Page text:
updated 10/17/2006 9:20:05 PM ET 2006-10-18T01:20:05

A lavish reburial ceremony for Argentine strongman Juan Domingo Peron degenerated into a violence Tuesday, as rival factions hurled rocks at one another and riot police dispersed them with rubber bullets and tear gas.

The fighting between club-wielding groups of men on the fringes of a large and mostly peaceful crowd of thousands resulted in at least 40 injuries, according to local media reports. One man was televised firing a gun.

The violence was apparently sparked by members of rival factions of the Peronist party angry about not being able to gain entrance to the ceremony, according to local TV and newspaper reports. However, authorities had no immediate confirmation on the motives for the battles or the groups involved.

As Peron’s cortege traveled from his old tomb in downtown Buenos Aires to the new mausoleum at his former weekend estate, thousands of weeping admirers tossed carnations and confetti.

Riot police tightly ringed the flag-draped coffin as it made its way toward the new crypt. As Peron’s body was laid into the new mausoleum, hundreds of supporters clapped and yelled “Viva! Long live Peron!”

The independent television network TodosNoticias captured the mid-afternoon violence and showed one man with what appeared to be a handgun in a small group of men. The televised footage showed his gun recoiling four times in a matter of seconds, smoke rising from the barrel.

Hail of rocks
Before Peron’s body arrived, men outside the estate, shirtless, unleashed a fusillade of rocks and sticks against the stout wooden entrance gate before. The violence lasted several minutes before groups inside put ladders up against the brick walls of the estate and lobbed rocks back in defense.

“This was supposed to be a fiesta, a historic day. Instead it is a great shame,” said one woman fleeing with her family. Others left in cars with windows shattered by rocks.

Removed from the Peron family’s relatively humble crypt at the Chacarita cemetery, Peron’s body was borne in a coffin topped by a military cap and saber in an hourslong procession led by guards on horseback to a new $1.1 million mausoleum outside the capital. Authorities closed a major highway ahead of the sunset reburial — Peron’s third since his death in 1974.

“We are paying homage to our Peronist party, to the political party of our grandfathers and our fathers!” said 24-year-old Daniel Ferreri.

Peron dominated Argentine politics like no other 20th-century leader with his glamorous wife Evita at his side, cultivating an enormous working-class following by redirecting agricultural wealth to legions of urban poor through projects to build schools, hospitals and homes. Peron was elected president three times and died in office at age 78 in 1974.

Relatives of the late Eva Peron, or Evita, who died from cancer in 1952 at age 33, have opposed moving her coffin from her family’s tomb in the Recoleta cemetery in downtown Buenos Aires to lie beside her husband.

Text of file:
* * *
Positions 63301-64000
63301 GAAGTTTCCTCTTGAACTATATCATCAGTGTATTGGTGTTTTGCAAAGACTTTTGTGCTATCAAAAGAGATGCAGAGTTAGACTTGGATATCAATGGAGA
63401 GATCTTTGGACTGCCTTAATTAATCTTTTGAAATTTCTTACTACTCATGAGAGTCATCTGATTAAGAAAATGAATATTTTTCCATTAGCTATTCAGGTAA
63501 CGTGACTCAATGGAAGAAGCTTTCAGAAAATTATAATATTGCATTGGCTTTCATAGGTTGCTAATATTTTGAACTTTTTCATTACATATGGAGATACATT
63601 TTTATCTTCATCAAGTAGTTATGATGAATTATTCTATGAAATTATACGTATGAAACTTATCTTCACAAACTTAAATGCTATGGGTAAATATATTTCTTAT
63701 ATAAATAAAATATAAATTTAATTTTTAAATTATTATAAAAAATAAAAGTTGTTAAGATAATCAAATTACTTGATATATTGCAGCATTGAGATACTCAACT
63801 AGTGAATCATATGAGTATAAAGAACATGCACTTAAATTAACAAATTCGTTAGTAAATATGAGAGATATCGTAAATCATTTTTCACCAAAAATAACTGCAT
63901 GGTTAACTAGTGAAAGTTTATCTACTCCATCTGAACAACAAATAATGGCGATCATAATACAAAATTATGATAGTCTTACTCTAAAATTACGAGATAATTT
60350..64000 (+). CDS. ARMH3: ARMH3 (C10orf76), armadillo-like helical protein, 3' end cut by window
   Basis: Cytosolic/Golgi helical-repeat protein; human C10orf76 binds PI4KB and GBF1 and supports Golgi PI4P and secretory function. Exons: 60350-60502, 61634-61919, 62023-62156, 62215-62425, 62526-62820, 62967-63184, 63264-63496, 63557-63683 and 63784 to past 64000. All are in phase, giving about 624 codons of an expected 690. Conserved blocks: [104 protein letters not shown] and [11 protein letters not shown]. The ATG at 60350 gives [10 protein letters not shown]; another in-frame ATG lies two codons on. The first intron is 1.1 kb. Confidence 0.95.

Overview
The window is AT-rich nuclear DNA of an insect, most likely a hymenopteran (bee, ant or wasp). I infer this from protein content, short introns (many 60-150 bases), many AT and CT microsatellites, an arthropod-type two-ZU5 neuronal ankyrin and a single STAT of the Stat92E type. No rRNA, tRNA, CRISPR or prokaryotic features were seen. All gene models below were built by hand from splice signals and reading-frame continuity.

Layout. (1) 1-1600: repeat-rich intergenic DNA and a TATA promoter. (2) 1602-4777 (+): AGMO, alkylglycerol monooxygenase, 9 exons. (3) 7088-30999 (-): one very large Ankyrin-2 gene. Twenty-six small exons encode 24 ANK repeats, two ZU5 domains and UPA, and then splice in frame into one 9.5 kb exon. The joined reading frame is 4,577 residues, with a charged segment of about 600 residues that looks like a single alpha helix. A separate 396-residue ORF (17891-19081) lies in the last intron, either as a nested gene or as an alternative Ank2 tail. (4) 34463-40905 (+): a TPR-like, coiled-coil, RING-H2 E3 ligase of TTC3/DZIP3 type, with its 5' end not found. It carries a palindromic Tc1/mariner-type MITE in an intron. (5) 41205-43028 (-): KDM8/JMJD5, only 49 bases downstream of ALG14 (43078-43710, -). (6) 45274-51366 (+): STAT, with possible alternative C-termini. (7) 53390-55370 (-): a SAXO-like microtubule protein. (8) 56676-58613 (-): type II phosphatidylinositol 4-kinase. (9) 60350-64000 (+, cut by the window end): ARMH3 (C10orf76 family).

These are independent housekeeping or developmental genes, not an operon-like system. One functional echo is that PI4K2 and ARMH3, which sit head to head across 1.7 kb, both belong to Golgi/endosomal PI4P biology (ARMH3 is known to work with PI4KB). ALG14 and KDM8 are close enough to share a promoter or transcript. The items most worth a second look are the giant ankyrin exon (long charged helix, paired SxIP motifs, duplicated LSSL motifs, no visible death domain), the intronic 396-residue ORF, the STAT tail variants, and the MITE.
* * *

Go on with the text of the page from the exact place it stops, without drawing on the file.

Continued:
On Tuesday, hundreds of labor activists waved large photographs of the Perons and banners reading “Peron, Immortal! Evita, Immortal!” as Peron’s coffin was taken to a midday tribute at a union hall.

Dueling legacies
Nonetheless, the ceremonies underscored how the movement that bears Peron’s name has suffered deep fissures since his death: former presidents Carlos Menem and Eduardo Duhalde, rivals of current President Nestor Kirchner, and all Peronists, said they would not take part. Kirchner canceled plans to attend after the violence broke out.

Supporters say Peron deserves a resting place befitting a national hero, a place more grand than the crowded urban cemetery where grave robbers broke in and stole his hands in 1987.

Workers on Monday tore open his crypt to remove the heavy metal coffin horizontally and avoid further damage to his corpse, said Alejandro Rodriguez Peron, a nephew.

An authoritarian leader who also had enemies, Peron radically reshaped Argentina’s economic and political life by nationalizing railroads and other industries to bankroll state programs for the working classes.

The young, blonde Evita became a national icon, and after her death, her body lay in state in Congress for weeks as hundreds of thousands of mourners thronged to her coffin’s open viewing.

When military leaders overthrew Juan Peron in 1955, they were apparently so worried about a death cult that they secretly moved Evita’s body to an unmarked grave in Italy. In 1971 it was delivered to Juan Peron’s home in exile in Spain.

Peron returned to Argentina soon after and ruled briefly until his death. He was succeeded by his third wife, Isabel, who brought Evita’s body to rest by his in the presidential residence in Buenos Aires. But after she too was ousted in a 1976 coup, the military quietly dispatched both bodies to their families’ respective crypts.

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